According to BANA, Option (C) presented a number of issues to the Plan that could have resulted in higher trading costs. As there was no market for the ADS Rights, the sale of such rights required conversion into the underlying Share Rights. The conversion of the ADS Rights and receipt of Share Rights would have required the Plan, rather than BNY Mellon, to sell the Share Rights and to receive the proceeds denominated in Pounds Sterling. In addition, the Plan would have had to effect a foreign exchange conversion at the then-prevailing exchange rate, repatriate the funds back into the U.S. (possibly paying any applicable taxes), and then either deposit the proceeds in participant accounts or use the proceeds to purchase shares of HSBC ADS on the NYSE. Furthermore, the Plan would have had to pay wire fees to move the proceeds back to the U.S. BANA points out that during this process, the share price of both the Stock of Holdings on the LSE and the share price of the HSBC ADS on the NYSE would be fluctuating and could possibly have moved against the Plan. Accordingly, BANA determined that the uncertainty of the stock markets and the foreign exchange markets, along with the costs associated with executing the different trades and repatriating the funds back to the U.S. and the uncertainty related to trade settlement and execution, might have resulted in higher trading costs to the Plan, and therefore, lower proceeds to Plan participants. For the foregoing reasons, BANA determined that Option (C) was not in the interest of the Plan.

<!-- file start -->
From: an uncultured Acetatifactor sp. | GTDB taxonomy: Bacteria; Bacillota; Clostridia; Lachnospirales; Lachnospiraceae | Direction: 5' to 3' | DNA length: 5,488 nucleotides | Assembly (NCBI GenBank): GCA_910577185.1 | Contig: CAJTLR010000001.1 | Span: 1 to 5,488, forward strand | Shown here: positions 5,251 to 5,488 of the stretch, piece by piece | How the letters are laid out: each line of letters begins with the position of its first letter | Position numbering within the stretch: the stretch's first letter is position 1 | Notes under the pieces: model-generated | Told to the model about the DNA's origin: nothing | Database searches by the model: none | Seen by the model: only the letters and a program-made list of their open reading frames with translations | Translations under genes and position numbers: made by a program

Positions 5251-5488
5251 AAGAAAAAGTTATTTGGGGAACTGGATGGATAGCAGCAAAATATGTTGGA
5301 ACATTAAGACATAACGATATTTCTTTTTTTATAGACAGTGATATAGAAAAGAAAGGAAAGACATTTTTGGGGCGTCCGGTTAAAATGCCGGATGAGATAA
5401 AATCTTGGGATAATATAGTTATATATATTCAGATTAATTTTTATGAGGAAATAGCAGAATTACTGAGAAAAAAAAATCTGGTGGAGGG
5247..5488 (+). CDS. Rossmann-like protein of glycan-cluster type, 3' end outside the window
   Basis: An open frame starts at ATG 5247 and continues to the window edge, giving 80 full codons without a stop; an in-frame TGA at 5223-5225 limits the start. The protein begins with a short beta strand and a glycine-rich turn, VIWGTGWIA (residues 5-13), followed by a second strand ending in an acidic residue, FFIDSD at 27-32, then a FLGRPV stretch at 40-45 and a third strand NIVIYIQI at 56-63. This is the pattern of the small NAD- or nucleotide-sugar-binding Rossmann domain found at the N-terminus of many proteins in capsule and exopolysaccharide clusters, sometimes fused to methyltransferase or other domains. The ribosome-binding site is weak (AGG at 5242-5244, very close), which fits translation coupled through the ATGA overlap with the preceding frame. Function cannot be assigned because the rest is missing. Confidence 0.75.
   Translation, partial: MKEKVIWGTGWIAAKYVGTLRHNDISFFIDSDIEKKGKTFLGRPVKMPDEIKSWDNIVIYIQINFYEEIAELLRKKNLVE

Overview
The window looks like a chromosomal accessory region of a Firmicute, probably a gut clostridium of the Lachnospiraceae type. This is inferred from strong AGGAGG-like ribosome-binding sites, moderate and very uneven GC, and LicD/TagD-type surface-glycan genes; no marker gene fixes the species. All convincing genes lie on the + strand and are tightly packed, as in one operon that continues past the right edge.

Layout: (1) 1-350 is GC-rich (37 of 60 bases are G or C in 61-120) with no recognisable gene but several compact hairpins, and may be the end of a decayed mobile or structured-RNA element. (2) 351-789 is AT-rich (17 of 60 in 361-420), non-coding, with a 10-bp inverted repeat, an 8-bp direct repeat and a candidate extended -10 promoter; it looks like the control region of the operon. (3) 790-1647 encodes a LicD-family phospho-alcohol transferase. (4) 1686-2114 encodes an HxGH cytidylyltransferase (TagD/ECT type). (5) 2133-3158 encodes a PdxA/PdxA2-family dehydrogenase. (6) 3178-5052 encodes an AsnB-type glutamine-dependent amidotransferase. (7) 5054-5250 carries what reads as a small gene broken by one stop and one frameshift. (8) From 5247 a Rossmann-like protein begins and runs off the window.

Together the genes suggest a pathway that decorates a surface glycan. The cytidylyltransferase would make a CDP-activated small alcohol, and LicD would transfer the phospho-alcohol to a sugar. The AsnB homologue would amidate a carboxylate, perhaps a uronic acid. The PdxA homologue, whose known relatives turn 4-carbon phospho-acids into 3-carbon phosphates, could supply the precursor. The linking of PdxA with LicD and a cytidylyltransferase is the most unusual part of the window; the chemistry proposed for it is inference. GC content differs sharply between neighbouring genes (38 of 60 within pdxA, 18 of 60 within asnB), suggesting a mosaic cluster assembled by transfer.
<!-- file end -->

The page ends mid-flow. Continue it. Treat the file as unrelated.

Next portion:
The applicant provided the following chart which compares the three (3) options, discussed above, and assesses the risks associated with each of the three (3) options:

Risks Option (A)
  • Exercise All or Part of the ADS Rights
  • Option (B)
  • Direct BNY Mellon to Sell the Share Rights Underlying the ADS Rights
  • Option (C)
  • Surrender ADS Rights and Receive Share Rights